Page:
A year ago, God asked me to do something I never thought I would have to do…

 

In 2013, God gave Julie and me the opportunity to be a part of starting a new church on Staten Island in New York City. We stepped out on faith and began this church with a team of people with a mission and passion to see the people of NYC’s “forgotten borough” come to know Jesus. And in the years that followed, God grew our family – both Noah and Colton were born, we saw the church double in how many people attended, over 120 people made decisions to follow Jesus, 29 people were baptized, and we saw hundreds of people use their gifts and talents to serve our church and our community as a whole.

 

But, in the beginning of 2016, things began to change. Our church experienced some struggles and personally as a leader I began to struggle with how I was leading. We started to ask the question, “what’s next for us and for the church?”

 

And that takes me to the decision to do something that I never I thought I would have to do – God asked me to close the church. I was convinced that I was ready for what was next. I had prayed through this. I had a plan! I was trusting God for what was next, right?

 

Have you ever been here? Are you there right now?

 

I had it all figured out. I knew what kind of job I was going to get and where my family and I would probably end up. But three months later, I had no open opportunities, my relationship with my wife was strained, I grew distant from my boys, and we didn’t even know where we were going to call home.

 

And it is in that brokenness, God revealed something to me: I wasn’t trusting Him for what was next. I had convinced myself that I was, but at the core of it, I was operating in my own strength. And this decision paralyzed me and caused me to get stuck.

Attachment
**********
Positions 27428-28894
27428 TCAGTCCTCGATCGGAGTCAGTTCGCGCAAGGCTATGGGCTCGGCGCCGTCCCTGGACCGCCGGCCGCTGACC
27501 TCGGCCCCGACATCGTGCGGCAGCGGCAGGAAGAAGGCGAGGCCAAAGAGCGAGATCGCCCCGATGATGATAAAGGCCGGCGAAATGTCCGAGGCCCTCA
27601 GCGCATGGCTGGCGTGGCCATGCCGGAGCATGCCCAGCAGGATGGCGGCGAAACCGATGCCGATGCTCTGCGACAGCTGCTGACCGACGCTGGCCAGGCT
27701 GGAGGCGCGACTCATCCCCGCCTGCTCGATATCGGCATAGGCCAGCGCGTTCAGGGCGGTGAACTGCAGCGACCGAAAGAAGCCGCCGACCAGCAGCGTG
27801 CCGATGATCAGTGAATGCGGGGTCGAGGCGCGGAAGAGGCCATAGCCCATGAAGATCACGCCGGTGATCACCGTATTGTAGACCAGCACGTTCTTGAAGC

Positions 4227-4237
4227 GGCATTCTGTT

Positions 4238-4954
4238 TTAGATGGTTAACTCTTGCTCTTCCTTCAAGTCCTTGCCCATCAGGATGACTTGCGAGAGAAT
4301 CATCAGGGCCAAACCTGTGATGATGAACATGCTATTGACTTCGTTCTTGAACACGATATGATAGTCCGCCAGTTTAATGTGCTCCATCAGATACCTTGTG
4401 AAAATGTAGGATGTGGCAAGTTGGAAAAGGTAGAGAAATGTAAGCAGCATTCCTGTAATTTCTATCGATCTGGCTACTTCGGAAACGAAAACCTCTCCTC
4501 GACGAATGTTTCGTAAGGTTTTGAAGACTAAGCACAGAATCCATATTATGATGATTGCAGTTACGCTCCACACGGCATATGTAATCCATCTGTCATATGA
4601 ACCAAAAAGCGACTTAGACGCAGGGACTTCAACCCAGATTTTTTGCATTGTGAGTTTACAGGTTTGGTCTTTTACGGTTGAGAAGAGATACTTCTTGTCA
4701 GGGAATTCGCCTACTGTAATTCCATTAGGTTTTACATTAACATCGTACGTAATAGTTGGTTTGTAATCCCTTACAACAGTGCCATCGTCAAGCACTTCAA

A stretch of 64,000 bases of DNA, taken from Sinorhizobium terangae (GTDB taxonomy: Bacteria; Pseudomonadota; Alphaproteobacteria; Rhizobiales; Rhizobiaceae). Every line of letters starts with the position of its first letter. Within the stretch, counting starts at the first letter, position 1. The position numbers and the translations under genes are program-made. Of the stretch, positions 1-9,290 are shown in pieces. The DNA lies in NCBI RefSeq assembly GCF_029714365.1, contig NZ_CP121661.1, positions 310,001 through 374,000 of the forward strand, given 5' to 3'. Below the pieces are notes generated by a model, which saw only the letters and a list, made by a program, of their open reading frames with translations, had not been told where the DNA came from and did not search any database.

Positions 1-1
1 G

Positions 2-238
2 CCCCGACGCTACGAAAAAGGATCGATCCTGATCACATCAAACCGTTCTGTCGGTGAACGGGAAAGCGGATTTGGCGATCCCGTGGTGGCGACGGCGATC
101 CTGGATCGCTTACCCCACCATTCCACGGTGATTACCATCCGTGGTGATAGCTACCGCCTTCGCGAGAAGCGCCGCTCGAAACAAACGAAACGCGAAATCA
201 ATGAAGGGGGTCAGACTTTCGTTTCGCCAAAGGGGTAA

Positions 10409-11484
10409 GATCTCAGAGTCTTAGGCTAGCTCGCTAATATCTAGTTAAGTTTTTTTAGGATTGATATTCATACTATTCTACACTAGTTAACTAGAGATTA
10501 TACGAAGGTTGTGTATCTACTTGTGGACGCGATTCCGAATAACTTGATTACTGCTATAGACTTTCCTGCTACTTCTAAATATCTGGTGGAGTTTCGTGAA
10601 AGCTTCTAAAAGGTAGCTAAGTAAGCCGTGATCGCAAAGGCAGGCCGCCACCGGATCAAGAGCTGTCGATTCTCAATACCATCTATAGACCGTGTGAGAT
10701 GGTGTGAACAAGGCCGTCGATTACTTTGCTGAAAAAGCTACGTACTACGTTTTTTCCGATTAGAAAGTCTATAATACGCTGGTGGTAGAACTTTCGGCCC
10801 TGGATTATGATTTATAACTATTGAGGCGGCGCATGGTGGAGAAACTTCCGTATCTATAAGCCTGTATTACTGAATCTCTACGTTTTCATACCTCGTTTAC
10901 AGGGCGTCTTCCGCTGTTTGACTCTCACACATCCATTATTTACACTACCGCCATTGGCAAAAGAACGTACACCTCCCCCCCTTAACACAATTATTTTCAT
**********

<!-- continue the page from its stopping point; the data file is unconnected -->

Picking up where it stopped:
I think a lot of us end up in this place, sometimes intentionally, but often unintentionally. The fear of the unknown or the fear of being asked to do something or go somewhere we never thought we’d go puts us in a place where we aren’t trusting God for what is next.

 

The problem is that if we stay in this place, we will completely miss out on what God has for us. The challenges we face can seem hopeless and impossible but here is what we are reminded in Romans 5:3-5:

 

“We can rejoice, too, when we run into problems and trials, for we know that they help us develop endurance.  And endurance develops strength of character, and character strengthens our confident hope of salvation. And this hope will not lead to disappointment. For we know how dearly God loves us because he has given us the Holy Spirit to fill our hearts with his love.”

 

The Apostle Paul in Romans is actually telling us that we can rejoice when we run into problems and trials. WHAT!

 

God doesn’t cause evil and suffering. This is a broken world we live in, and God will cause everything to the work together for good for those who love Him. In other words, if you have a personal relationship with Jesus, His promise to you is that He will work in and through all of your challenges. And the good he causes may not be what you expect, but it is God’s best for you.

 

That’s why we can rejoice. Though we don’t like to have to walk through the bad times, we can trust that God has our best in mind. The Apostle Paul takes it a step further, reminding us that if we truly trust God for what is next, we will develop endurance. That endurance will lead to strength of character, and ultimately our strength of character will lead to a deeper relationship with Jesus Christ!

 

So, what does trusting God for what is next look like?

1. Decide to trust God’s plans.

When I was at my point of brokenness, I felt God asking me that question again. And I knew I had to say yes. If you are going to trust God, it starts with an intentional decision to do so.

2. Remember that faith is step by step.

Over the last year, I have learned that if I know what each step looks like, I am operating on my plan, not His. Faith is taking a step and trusting that God will show you what the next step is and when to take it.

3. Believe that God is a God of restoration.

In my moment of brokenness, God gave me Deuteronomy 30, my favorite part of it is where it says:

 

“God, your God, will restore everything you lost”

 

A year later, I am in a place I never thought I would be in, and God has restored EVERYTHING—my passion for Him, my desire to do ministry, my marriage, my relationships with my boys, and so much more! I truly believe God will do the same for you. You just have to answer one question:

 

Do you trust God for what is next?

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